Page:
And somewhere in all of this is Sonny Bill Williams, the high profile Kiwi player who converted to Islam, quotes from the Koran on his Twitter page and who converses on social media with a mufti who once said:

“gays are worse than animals”

Like the Exalted One Raelene Castle said, rugby welcomes all people – even the ones who think the other ones are not human.

Perhaps if Israel Folau was Muslim, Raelene Castle would have gone with him to visit a mosque after he expressed his views. But he isn’t, so that didn’t happen.

Read the rest of the article here

Crocodile Tears Over Burning Building

This morning the news was all about the fire at Paris’s Notre-Dame Cathedral. Journalists and the various “experts” they talked to were in shock over this great cultural loss.

I say to them:

Woe to you hypocrites who mourn the loss of a place of faith but you spent the last decades defaming and hating the people of faith. You care about a Catholic cathedral, but loathe the Church the building represents.

Woe to you hypocrites who weep over a burning church that was empty but ignore the daily burning of christians inside their places of worship.

Woe to you hypocrites who marvel at the faith and vision of christians half a millennium ago to build a place of worship, but condemn those of faith and vision today who speak words you do not want to hear.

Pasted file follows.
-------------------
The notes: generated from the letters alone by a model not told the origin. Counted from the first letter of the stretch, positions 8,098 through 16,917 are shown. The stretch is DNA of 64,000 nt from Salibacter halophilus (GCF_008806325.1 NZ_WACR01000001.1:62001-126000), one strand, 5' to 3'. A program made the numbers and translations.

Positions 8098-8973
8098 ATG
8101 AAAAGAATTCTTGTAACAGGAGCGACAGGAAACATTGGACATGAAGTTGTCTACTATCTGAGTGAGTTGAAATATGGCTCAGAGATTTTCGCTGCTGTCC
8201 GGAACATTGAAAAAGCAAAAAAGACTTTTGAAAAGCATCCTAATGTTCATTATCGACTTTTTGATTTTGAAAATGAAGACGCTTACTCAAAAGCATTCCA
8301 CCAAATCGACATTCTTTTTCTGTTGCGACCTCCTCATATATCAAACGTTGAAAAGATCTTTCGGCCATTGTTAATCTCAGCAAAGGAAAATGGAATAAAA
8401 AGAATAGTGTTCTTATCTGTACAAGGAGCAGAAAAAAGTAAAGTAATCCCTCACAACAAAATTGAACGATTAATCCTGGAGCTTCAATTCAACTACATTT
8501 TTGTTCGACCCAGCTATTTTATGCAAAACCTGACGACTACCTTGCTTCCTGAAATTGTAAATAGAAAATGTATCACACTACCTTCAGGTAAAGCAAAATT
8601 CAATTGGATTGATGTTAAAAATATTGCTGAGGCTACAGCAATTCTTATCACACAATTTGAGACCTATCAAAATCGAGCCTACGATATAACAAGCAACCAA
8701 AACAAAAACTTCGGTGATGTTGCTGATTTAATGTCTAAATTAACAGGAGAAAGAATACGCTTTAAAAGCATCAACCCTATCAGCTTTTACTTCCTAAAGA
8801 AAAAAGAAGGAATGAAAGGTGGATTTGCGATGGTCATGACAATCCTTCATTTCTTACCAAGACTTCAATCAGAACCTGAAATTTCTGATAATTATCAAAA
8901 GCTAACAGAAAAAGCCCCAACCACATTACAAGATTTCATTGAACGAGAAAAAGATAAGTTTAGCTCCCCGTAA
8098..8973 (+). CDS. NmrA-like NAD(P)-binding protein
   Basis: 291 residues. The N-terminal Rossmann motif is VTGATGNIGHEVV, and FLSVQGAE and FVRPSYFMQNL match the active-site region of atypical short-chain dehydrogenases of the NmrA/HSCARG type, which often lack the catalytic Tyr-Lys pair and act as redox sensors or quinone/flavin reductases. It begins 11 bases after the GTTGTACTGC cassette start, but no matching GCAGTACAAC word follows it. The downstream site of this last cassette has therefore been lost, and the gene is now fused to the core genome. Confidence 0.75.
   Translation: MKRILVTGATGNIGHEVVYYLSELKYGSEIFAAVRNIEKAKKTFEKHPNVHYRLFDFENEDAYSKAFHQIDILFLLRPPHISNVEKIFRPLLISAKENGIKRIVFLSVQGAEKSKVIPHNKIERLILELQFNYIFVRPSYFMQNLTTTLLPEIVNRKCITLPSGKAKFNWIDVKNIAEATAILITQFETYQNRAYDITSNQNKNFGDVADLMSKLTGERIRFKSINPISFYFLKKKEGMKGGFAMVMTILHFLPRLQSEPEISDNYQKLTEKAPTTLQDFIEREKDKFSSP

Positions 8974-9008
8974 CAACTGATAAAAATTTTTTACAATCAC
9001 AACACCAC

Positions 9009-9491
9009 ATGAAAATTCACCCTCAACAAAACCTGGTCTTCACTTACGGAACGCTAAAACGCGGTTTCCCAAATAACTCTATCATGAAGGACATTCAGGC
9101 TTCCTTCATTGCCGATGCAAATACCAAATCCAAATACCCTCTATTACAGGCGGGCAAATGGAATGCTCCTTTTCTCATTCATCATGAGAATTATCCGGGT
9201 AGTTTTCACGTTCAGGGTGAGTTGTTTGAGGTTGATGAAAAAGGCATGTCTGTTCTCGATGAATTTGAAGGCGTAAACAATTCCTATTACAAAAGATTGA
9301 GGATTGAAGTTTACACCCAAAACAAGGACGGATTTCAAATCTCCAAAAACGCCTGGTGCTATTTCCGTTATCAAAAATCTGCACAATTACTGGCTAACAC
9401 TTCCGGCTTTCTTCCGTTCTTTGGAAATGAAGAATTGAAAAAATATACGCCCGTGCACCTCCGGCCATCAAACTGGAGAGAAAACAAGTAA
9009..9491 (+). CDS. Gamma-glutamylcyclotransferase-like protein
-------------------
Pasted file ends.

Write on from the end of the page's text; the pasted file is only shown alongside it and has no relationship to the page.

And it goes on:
Woe to you hypocrites who wail at the loss of material objects which you can see but ignore your own souls which you cannot see.

Woe to you who live only for your own pleasure.

Your salvation is in Jesus Christ alone who forgives our sins and rescues sinners from the fires of hell.

Privileged Group Revealed

They say that you can tell who the most powerful group is in a society by noticing who cannot be criticised.

This Instagram post by Israel Folau has been widely condemned as “homophobic”. Nobody from the “Drunk Community”, Adultering Community, the Liars Community, the Thieves Community or the Atheist and Idolatry Communities have made any complaints that we have heard about.

Just one noisy group whose directive has led to yet another public smack down.

So which so-called “victim group” wields more power than any other identity group in Australia?